• Proxy Node - a Node with limited functionality that relies on a full Node for storage and processing.
  • Bounds - a query object used to extract a sub-graph from a graph, or from a GraphBase Node.
  • Bounds Language - text that can be parsed to create a Bounds object.
  • Job - the GraphBase unit of work. Used for query, delivery and operations upon one or more Graphs.
  • Job Broker - an Interface which accepts a Job and returns its result.
  • Credentials - a Graph, submitted with a Job, that allows access to parts of a Super-Graph.
  • Handler - a snippet of Java that allows manipulation of graphs within a Job.
  • Agent - a snippet of Java that may be embedded within a Super-Graph Vertex.
  • Package Runner - a class used for configuring package-specific parameters and injecting dependencies

The Graph class sample methods below are cut from the JavaDoc that comes with GraphBase Agility.

Graph Sample Methods
static GraphnewSingleVertexGraph(GlobalID vertexID, int vertexType, java, lang, String vertexPayload)Simplest factory method for creating a new Graph with a single vertex.
GraphnewAddedVertexGraph(VSet vSet, GlobalID farVertexID, int arcType)Return a copy of this Graph with vSet added and attached to farVertexID.
Graphand(Graph otherGraph)Return a graph of vertices and arcs that are common to this and otherGraph.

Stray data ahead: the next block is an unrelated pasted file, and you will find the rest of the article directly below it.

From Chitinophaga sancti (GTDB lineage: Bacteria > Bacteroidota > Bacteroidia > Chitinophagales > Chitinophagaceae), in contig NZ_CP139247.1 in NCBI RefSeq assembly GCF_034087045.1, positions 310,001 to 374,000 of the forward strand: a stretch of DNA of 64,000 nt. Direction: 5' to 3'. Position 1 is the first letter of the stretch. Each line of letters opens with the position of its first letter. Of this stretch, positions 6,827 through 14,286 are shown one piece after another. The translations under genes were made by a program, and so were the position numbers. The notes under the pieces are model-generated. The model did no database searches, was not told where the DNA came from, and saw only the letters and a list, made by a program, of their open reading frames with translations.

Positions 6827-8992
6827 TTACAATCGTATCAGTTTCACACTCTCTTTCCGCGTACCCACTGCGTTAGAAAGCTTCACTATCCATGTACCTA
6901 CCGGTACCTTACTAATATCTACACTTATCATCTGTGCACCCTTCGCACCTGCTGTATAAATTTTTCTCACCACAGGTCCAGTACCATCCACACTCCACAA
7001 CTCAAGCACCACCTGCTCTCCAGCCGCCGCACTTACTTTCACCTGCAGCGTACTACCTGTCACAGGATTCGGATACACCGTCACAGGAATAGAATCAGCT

GraphnewestOr(Graph otherGraph)Return a graph of vertices and arcs found in either this or otherGraph.
GraphsubGraph(Bounds bounds)Applies a Bounds query object to this graph and returns a sub-graph.
GlobalID[]getLeafIDs()Return an array of vertexIDs for those vSets that CONTAIN nothing.
< T > java.util.ListasObjectsList(GlobalID[] focusVertexIDs, T templateObject, java.util.Map translationMap)Return a List of templateObject objects built using this graph.
booleansaveAsJsonFile( file)Save Graph as a GraphBase Standard JSON file.

The class comes with a wealth of functionality to let you create, manipulate, analyse and compare Graphs.

  • Create a new Graph using newSingleVertexGraph().
  • Add to it using newAddedVertexGraph().
  • Compare it with another Graph using and().
  • Merge it with another Graph using or().
  • Query it using subGraph().
  • Extract some useful features using getLeafIDs().
  • Convert it directly to useful Java Objects using asObjectsList().
  • Save it for later use or for viewing in GraphPad using saveAsJsonFile().

Download GraphSampleMethodsJava.txt to see these methods applied in a simple program.

A Bounds object is query that, when applied to a local Graph, or to a Super-Graph, returns a sub-graph. A Bounds query describes a set of simultaneous graph traversals together with the operations applied to, and between, those traversals. Each Bounds object contains...

  • A filter expression - to be applied to a vertex's incident arc.
  • An optional fromBounds object - vertices that the filter expression will operate on.
  • An integer reach - the number of consecutive traversals that will use the expression.
  • Optional range cursors - to select a subset of the vertices normally returned.